An EU Initiative to Support International Policy to Reduce Black Carbon
Video highlights from EUA-BCA's virtual forum
03.06.21Link to Video highlights from EUA-BCA's virtual forum
New reports from AMAP on Arctic climate change
25.05.21Link to New reports from AMAP on Arctic climate change
The Economic Benefits of Air Quality Improvements in Arctic Council Countries
04.05.21Link to The Economic Benefits of Air Quality Improvements in Arctic Council Countries
A Call for Bold Regional and Global Actions to Reduce Black Carbon Emissions Impacting the Arctic
03.05.21Link to A Call for Bold Regional and Global Actions to Reduce Black Carbon Emissions Impacting the Arctic
The EU-funded Action on Black Carbon
The EU-funded Action on Black Carbon in the Arctic is an initiative sponsored by the European Union to contribute to the development of collective responses to reduce black carbon emissions in the Arctic and to reinforce international cooperation to protect the Arctic environment. It provides and communicates knowledge about sources and emissions of black carbon and supports relevant international policy processes.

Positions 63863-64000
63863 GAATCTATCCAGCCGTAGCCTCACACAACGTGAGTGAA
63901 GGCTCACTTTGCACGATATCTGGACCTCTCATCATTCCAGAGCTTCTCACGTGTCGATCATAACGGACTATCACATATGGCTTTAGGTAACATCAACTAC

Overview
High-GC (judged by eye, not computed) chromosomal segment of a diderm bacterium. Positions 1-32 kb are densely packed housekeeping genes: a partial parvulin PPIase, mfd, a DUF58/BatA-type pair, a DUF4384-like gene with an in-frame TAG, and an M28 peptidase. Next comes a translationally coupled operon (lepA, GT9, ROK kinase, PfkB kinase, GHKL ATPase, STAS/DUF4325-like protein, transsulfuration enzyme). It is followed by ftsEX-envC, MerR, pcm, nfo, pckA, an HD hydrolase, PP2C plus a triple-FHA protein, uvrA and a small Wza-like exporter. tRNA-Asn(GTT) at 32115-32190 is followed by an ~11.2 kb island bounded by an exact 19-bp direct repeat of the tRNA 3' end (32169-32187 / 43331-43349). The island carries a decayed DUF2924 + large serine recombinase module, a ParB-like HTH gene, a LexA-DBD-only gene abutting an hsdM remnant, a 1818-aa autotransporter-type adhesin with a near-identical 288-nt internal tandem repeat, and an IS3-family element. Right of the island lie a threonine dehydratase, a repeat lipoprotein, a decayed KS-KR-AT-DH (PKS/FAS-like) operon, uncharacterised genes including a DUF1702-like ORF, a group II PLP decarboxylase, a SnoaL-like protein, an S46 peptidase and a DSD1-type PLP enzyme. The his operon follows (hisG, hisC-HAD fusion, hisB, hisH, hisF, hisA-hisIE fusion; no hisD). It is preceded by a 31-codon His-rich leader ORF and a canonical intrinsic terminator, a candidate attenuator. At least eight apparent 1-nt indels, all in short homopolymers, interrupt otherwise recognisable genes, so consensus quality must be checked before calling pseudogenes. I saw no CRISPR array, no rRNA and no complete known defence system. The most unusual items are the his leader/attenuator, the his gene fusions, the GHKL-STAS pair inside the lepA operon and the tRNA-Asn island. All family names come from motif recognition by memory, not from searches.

- Supporting processes aimed at setting clear commitments and/or targets for reducing black carbon emissions from major BC sources (gas flaring, domestic heating, maritime shipping).
- Enhancing international cooperation on black carbon policy in the Arctic region – with a special focus on supporting the work of the Arctic Council and Convention on Long-range Transboundary Air Pollution and other national, regional and international initiatives, and building strong collaboration with EU strategic partners
AMAP Secretariat is responsible for managing project implementation, and working with the six implementing partners in the Action:
- Carbon Limits, Norway
- Environment Agency of Austria (EAA)
- Finnish Environment Institute (SYKE)
- International Institute for Applied Systems Analysis (IIASA)
- Norwegian Institute for Air Research (NILU)
- Swedish Environmental Research Institute (IVL)
An EU Partnership Action
The EU-funded Action on Black Carbon in the Arctic is implemented through the EU Partnership Instrument providing 1.5 million EUR of funding during 2018-2020.